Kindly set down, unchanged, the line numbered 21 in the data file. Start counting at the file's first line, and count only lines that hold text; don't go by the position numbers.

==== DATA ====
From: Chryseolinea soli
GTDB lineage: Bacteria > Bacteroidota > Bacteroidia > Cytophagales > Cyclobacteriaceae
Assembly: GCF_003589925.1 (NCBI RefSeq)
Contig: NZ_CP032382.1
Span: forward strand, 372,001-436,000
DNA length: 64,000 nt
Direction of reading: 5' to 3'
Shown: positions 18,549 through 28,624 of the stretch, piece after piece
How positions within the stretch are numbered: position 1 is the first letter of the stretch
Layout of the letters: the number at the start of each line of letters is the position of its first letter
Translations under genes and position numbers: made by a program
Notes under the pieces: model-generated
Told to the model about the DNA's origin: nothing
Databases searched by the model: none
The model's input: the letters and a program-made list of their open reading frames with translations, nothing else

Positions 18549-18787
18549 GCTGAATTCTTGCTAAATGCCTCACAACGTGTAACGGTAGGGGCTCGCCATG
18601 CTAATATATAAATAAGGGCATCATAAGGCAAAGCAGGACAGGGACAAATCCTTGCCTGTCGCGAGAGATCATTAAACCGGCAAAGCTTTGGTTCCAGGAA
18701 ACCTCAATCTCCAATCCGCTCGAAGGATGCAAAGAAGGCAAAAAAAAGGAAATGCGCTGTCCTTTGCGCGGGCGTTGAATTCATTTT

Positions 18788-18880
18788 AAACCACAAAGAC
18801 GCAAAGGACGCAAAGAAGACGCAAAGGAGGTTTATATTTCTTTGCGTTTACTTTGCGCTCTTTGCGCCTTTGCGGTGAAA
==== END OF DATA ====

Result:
18788 AAACCACAAAGAC